Park Sun-mi transformed the basement of her parents’ house into a shelter for street cats after watching the news on the fate of Geomun Island cats.
The 27-year-old, who is active in the nongovernmental Korean Organization for the Protection of Cats under the pseudonym “potatochip,” now spends 80 percent of her salary on rescuing, taking care of and arranging the adoptions of injured and abandoned cats. Some criticise her, saying she should use her time and money to help humans, but her heart says otherwise.
“Humans can say they are sick. They can ask someone for help,” Park said, stroking a cat named Eno, who was rescued from the habitual violence of its former owner’s boyfriend. “But street cats are at the bottom of our urban ecosystem, the weakest of all beings.”
The stray cat protection movement follows the growing popularity of felines as pets in Korea. While dog imports are staggering, statistics show that more and more cats are brought over as companion animals.
Some $330,000 worth of foreign feline breeds were imported last year, compared to a mere $40,000 in 2008, according to the Korea Customs Service. Imports of cat food also jumped by 112 percent to $6 million. In general, the pet industry here is gaining steam on the back of the increase in one-person households, childless couples and signs of an economic rebound, the customs service notes.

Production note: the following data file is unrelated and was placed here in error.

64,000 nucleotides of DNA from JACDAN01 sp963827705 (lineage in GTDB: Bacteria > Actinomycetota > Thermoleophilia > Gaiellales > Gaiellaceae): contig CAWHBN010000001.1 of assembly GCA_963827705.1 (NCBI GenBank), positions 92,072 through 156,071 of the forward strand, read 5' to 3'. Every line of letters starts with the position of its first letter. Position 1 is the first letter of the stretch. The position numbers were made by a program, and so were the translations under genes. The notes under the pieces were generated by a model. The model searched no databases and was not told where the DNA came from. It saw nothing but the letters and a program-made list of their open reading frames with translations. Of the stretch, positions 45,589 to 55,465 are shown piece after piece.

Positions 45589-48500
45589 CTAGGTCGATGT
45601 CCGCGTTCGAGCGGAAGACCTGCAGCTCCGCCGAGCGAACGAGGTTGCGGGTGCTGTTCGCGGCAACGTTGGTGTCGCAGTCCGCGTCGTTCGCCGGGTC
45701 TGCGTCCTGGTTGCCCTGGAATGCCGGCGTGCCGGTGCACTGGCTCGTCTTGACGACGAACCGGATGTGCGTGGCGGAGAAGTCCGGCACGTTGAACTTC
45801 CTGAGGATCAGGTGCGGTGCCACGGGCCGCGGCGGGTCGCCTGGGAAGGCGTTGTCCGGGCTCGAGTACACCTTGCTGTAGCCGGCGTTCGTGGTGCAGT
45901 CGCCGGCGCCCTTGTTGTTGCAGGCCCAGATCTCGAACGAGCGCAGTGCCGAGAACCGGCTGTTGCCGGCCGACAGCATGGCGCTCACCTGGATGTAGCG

The growing acceptance of cats as companion animals in Korea is particularly noteworthy, considering the traditional perceptions of Koreans. Cats in the past were commonly referred to as “yomul,” meaning uncanny or malicious things.
“Cats are somewhat negative, inauspicious in folklore, with the ability to metamorphose and seek revenge against those who harm them,” said Cheon Jin-gi, who specializes in animal folklore at the National Folk Museum of Korea. “Still, cats were allowed to come inside the house. Dogs were not.”
In old Korea, there was no such thing as pets, Cheon said. All animals raised at home were deemed as livestock, their purpose being to protect the house (dogs), provide labor (cattle) or food (hens).
Park Yong-choon, an animal management official at the Seoul Municipal Government, said there is a sharp divide in animal treatment between young and old.
From 2008 the city government adopted a new policy to control the number of stray cats in the long term by having them trapped, neutered and released instead of being culled. “Young people have a strong idea that street cats should be protected, but the elderly don’t want the cats roaming the streets. They ask us why we bother saving them,” Park said.
More in Features
Pleats Mama takes 16 plastic bottles to make a fashion statement
Seoul Social Standard's goal is creating a not-so-tight-knit community
[Post-Covid-19 New Normal] Social distancing in style - how masks have become the new 'it' accessory
[TURNING 20] The man with the rose tattoo
[Post-Covid-19 New Normal] K-pop finds solace online, but how long can it really last?